As a big urban walker, I like to head for the hills. So when I stumbled upon this list of the steepest streets in the U.S., I just had to see what they looked like, and I started planning a trip to hit all of the most insanely steep stretches of our American streets. The scariest thing? People live (and park!) on them.
Of course, what's defined as "steepest" is certainly up for debate. Steepness is measured by grade, so a 32 percent grade means for every 100 feet traveled, you rise 32 feet in elevation. But that grade is also usually not consistent along the whole length of a street, so you might have a longer street with only a very short, steep stretch. It's all in how engineers (and list-makers) choose to count it.
Then you have to look at the definition of a "street." One road that's widely regarded to have the steepest grade in the country, for example, is Waipio Road in Honokaa, Hawaii, at 45 percent. But only 4-wheel-drive vehicles are allowed on that road so I disqualified that one. Here are nine of the steepest in the country that are paved, marked, inhabited, and require no special equipment to climb—except calves of steel.
Canton Street, Pittsburgh
Pittsburgh is definitely known for its hills—it has an impressive network of public stairways that go where roads can't. Canton Street is said by locals to be the steepest street in the world, with a 37 percent grade (even though the Guinness Book of World Records lists Baldwin Street in New Zealand as 38, it was supposedly later proven to be only 35 percent). Anyway, it's really steep, and some insane people ride their bikes up it every year.
Eldred Street, Los Angeles
A special garbage truck must back up the hill to collect trash on Eldred Street. The 33 percent grade street has a community of exceptionally friendly people who live on it, who will usually come out and tell tales about rescuing motorists who get spooked when they can't turn around in the tiny cul-de-sac. Yep, it's so steep that it ends in steps—196 wooden stairs that take residents and urban hikers to the next street above.
28th Street, San Pedro, Los Angeles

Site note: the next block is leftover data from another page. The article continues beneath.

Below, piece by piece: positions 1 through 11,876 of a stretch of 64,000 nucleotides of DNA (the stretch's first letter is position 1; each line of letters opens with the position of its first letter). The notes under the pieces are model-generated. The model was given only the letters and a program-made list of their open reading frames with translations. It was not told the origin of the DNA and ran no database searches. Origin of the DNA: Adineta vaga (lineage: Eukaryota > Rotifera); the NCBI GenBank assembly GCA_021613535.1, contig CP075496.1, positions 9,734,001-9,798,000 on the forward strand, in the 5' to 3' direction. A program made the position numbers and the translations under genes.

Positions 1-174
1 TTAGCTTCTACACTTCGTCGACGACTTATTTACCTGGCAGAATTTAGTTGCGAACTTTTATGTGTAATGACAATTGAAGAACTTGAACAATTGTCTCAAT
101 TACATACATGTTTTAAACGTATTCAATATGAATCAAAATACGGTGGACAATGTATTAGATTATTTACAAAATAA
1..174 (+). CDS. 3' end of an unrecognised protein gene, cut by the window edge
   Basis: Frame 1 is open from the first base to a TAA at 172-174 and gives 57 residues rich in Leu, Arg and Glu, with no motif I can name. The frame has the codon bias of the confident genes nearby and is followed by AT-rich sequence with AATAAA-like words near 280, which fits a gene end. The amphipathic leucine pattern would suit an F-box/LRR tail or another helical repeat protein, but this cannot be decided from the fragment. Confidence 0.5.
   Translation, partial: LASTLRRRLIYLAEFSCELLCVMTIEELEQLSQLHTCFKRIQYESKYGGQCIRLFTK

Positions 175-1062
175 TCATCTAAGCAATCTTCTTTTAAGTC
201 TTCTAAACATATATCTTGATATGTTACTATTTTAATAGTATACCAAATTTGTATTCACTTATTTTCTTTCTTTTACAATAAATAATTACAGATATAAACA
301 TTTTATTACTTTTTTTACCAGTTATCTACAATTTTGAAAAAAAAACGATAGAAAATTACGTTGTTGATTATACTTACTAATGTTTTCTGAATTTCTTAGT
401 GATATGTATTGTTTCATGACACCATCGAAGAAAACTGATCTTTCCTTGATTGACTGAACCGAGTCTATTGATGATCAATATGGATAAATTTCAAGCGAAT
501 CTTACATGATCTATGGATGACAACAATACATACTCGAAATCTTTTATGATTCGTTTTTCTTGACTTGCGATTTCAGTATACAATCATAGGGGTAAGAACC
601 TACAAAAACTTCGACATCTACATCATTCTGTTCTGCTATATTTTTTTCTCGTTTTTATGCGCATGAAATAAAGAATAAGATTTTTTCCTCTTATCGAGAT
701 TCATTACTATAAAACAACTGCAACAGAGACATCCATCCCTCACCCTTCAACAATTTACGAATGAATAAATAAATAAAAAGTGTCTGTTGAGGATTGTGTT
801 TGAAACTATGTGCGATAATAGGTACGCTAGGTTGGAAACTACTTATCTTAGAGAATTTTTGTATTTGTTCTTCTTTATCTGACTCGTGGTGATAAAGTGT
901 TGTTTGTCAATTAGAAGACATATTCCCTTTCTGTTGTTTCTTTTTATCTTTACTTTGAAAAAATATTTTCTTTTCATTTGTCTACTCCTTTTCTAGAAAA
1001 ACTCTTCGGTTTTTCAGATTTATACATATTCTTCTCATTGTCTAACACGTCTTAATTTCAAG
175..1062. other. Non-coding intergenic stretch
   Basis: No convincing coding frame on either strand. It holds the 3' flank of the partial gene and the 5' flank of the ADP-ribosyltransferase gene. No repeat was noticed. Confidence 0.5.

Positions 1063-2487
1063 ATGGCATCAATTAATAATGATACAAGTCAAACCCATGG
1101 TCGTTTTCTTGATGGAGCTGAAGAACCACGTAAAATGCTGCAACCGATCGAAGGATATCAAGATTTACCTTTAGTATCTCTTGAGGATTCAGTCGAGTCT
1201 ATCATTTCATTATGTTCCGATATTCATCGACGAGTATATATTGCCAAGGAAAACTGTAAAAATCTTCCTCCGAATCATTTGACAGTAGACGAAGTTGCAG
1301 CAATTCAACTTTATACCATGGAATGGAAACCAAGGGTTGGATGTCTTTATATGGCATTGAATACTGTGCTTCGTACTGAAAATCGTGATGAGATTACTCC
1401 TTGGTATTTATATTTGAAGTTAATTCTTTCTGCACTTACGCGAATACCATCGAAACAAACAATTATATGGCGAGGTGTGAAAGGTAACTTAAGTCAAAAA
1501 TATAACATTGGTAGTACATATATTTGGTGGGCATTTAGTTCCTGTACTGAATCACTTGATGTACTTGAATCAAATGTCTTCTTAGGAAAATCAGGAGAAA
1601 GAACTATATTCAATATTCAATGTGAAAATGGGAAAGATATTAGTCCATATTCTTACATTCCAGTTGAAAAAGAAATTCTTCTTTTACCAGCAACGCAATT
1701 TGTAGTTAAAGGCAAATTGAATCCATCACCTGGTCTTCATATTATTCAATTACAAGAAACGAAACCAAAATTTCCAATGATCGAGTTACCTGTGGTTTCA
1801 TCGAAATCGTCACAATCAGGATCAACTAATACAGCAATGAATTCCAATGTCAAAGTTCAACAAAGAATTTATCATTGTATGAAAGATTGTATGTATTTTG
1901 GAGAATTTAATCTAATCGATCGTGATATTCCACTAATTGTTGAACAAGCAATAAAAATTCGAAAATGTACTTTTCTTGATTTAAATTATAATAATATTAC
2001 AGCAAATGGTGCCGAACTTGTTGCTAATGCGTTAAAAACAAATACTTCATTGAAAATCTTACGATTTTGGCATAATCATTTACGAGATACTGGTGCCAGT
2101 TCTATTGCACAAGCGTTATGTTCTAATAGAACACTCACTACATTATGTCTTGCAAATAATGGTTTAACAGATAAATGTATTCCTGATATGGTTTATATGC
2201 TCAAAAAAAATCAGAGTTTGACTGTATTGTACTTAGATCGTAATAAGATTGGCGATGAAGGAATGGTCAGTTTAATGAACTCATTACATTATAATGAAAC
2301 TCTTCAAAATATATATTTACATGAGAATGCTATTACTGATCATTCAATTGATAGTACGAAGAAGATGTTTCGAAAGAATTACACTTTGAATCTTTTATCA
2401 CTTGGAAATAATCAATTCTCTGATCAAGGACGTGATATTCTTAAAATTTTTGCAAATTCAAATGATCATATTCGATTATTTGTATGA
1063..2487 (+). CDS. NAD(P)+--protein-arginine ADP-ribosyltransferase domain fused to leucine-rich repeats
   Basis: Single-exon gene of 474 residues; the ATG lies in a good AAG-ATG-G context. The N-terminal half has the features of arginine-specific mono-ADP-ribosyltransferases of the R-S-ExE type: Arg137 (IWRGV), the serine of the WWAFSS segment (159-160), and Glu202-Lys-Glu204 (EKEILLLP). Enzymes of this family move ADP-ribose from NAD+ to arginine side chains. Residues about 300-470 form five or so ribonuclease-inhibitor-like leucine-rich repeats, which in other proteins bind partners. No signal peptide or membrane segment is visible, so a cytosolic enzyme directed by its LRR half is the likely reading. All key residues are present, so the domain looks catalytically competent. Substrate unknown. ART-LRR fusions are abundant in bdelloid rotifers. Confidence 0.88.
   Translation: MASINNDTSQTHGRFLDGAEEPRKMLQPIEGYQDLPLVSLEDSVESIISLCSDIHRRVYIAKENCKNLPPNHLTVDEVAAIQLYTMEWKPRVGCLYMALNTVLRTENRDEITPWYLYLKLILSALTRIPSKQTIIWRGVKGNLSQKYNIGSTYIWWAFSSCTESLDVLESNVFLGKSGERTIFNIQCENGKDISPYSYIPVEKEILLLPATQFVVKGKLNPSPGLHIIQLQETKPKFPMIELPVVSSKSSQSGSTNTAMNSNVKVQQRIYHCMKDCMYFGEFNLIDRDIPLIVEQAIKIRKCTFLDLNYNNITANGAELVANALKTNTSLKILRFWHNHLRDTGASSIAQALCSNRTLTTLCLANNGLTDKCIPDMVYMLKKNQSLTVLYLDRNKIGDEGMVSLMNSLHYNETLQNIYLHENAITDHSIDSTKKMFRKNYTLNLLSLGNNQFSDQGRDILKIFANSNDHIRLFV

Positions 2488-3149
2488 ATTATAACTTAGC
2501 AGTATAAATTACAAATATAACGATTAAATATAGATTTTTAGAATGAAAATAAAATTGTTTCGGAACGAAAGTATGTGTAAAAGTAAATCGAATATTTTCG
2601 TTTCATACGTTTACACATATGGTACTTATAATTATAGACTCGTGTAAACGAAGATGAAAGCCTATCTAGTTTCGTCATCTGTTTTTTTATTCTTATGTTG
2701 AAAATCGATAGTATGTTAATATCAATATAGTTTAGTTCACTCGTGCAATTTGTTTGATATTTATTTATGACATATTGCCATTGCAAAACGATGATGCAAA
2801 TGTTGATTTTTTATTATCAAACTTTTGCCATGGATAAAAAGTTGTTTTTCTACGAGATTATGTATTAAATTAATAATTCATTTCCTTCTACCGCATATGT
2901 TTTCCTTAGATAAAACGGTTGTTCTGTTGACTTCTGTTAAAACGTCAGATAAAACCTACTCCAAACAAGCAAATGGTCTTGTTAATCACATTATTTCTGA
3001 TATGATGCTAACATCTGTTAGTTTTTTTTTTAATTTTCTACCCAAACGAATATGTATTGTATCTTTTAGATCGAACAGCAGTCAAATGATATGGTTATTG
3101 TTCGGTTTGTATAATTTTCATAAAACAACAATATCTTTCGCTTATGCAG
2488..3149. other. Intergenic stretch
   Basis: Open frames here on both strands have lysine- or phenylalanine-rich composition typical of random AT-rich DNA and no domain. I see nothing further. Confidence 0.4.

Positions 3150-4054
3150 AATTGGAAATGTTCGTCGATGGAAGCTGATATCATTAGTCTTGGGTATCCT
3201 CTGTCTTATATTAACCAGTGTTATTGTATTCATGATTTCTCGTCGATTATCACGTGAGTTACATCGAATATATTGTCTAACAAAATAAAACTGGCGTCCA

If steep streets had nemeses, Eldred and 28th would be mortal enemies. 28th Street in the San Pedro neighborhood of L.A. has a 33.3 percent grade, but only for a very short stretch—a block between Gaffney and Peck where 28th dead ends on both sides at steep street-free climbs. The official grade of the street is 33 percent, which puts it neck and neck with Eldred—but don't tell that to the people who live there, of course.
Baxter Street, Los Angeles
Yes, another L.A. street! When the city laid Baxter's concrete in 1884, engineers put special grooves in it to help tires grip in the rain. But that's not the biggest problem on this 32 percent street, which runs like a roller coaster through Silver Lake and Echo Park: The apex is so steep on each side that larger vehicles tend to bottom out, like this famous shot of a school bus getting stuck. Or this limo getting stuck.
Fargo Street, Los Angeles
Fargo is Baxter's identical twin sister: It's the next street over, features a 32 percent grade, concrete texturing, and just-as-terrifying ups-and-downs. There are several annual bike rides which climb L.A.'s steepest streets, but the one devoted to Fargo is the most brutal: A simple test to see how many ascents one can make on two wheels. In 2008, one dude did it 101 times.
Maria Avenue, Spring Valley, CA
This peak known as Dictionary Hill might not qualify, technically, if we're talking roads, since Google Maps actually lists this as more of a glorified driveway in the city of Spring Valley, near San Diego. But it makes the grade with 32 percent, and it does have those fun concrete ridges, which means it's a bitch to get up in the rain.
Dornbush Street, Pittsburgh
At 31.98 percent grade, Dornbush is so steep and awkward (it's one-way) that there's apparently a gap in Google Street View where the camera couldn't seem to capture the angle. I couldn't find the blind spot, but I did appreciate the fact that a staircase was constructed right next to the roadway to keep walkers safe from runaway cars.
22nd Street, San Francisco
Finally, San Francisco makes the list! The famous Lombard Street might have hairpin curves, but the street itself is not the steepest. San Francisco gets into the top ten with a tie, actually: Between a stretch of 22nd between Church and Vicksburg, and Filbert Street. 22nd makes its own switchbacks, as you can see here, wandering slowly up from Noe Valley. Again, there are all sorts of disputes to this, like this well-researched article looking at some alleys in the city that might be steeper.
Filbert Street, San Francisco
A tie with 22nd Street's 31.5 percent grade, Filbert between Leavenworth and Hyde is just as steep and just as scenic. In addition to having stairs built into the sidewalk and not just diagonal but horizontal parking, Filbert, like Eldred in L.A., ends in stairs to help walkers get over Telegraph Hill.
Exhausted yet? Or do you want to see how these streets stack up? Fixr.com's infographic shows each street by grade and is worth checking out.
Is there a street near you that could be a contender for one of the country's steepest? Or maybe just a crazy-looking one? Tell us in the comments.